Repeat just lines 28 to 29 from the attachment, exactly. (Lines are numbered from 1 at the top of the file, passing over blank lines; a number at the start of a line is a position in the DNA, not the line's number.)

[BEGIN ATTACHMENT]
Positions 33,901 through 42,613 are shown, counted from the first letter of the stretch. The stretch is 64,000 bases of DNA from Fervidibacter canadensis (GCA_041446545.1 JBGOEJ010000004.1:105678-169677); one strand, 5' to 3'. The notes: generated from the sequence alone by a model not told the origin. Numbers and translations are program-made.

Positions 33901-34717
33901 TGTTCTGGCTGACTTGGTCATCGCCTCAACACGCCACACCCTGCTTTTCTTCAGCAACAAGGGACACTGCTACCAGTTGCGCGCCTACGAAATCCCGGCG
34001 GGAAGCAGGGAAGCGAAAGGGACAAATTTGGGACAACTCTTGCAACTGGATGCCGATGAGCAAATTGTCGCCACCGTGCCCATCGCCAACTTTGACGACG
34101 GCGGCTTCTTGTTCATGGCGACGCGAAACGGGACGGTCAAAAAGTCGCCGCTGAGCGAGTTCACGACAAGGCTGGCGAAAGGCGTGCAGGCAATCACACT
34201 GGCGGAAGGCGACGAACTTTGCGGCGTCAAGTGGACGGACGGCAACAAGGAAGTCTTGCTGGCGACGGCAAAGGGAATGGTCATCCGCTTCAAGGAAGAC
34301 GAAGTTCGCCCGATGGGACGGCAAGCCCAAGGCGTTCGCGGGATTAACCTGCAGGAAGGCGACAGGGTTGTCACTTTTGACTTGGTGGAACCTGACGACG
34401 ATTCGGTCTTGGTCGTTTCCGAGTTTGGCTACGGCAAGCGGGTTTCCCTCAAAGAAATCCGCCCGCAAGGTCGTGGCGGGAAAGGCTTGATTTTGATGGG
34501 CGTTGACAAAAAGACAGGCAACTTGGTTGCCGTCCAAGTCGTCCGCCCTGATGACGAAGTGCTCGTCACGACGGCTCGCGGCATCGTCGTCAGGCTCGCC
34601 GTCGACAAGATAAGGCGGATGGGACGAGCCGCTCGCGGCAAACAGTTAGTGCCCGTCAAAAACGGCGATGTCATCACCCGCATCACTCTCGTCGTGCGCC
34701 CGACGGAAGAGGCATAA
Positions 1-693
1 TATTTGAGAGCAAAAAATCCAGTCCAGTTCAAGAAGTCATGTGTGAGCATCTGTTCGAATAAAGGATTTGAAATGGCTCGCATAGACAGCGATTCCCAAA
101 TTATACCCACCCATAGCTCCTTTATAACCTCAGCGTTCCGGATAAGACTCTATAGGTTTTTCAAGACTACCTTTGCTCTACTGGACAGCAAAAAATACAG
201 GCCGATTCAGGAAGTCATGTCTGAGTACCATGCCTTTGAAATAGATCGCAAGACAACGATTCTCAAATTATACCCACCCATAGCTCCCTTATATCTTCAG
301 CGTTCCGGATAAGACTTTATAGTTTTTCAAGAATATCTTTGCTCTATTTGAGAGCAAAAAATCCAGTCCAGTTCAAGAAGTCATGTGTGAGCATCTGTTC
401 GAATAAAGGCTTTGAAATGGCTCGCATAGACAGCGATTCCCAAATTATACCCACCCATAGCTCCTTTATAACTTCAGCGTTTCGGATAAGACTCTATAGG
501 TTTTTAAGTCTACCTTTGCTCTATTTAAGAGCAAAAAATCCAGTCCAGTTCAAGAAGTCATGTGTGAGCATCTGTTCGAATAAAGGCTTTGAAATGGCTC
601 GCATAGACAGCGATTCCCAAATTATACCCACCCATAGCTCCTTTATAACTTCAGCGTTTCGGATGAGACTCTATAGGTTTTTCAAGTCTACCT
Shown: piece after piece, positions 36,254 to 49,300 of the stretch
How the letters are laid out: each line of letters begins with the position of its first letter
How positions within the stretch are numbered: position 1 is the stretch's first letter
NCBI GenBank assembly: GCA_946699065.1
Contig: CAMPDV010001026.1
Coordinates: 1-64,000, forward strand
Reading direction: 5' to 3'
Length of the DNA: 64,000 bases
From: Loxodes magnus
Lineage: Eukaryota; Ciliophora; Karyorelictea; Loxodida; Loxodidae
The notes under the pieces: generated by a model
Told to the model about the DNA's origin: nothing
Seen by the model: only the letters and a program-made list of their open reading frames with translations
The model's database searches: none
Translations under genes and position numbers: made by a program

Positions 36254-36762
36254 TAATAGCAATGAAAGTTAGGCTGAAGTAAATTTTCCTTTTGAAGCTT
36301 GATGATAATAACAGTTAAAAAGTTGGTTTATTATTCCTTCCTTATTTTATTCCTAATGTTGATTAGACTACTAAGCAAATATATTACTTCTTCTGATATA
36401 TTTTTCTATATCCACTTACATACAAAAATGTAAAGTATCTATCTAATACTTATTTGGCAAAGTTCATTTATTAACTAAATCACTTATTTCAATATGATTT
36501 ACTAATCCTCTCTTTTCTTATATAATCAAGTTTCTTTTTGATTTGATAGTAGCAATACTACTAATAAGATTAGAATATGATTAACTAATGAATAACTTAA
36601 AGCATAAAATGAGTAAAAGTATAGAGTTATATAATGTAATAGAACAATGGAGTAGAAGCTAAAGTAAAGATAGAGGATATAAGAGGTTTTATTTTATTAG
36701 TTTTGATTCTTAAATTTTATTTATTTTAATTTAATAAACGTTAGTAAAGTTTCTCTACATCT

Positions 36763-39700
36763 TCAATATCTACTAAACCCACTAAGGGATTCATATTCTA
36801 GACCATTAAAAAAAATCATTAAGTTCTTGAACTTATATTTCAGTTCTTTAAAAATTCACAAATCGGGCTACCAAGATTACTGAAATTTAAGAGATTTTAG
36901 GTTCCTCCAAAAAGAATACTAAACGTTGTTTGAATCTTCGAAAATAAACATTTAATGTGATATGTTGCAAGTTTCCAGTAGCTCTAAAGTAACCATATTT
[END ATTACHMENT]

From: Loxodes magnus
Lineage: Eukaryota; Ciliophora; Karyorelictea; Loxodida; Loxodidae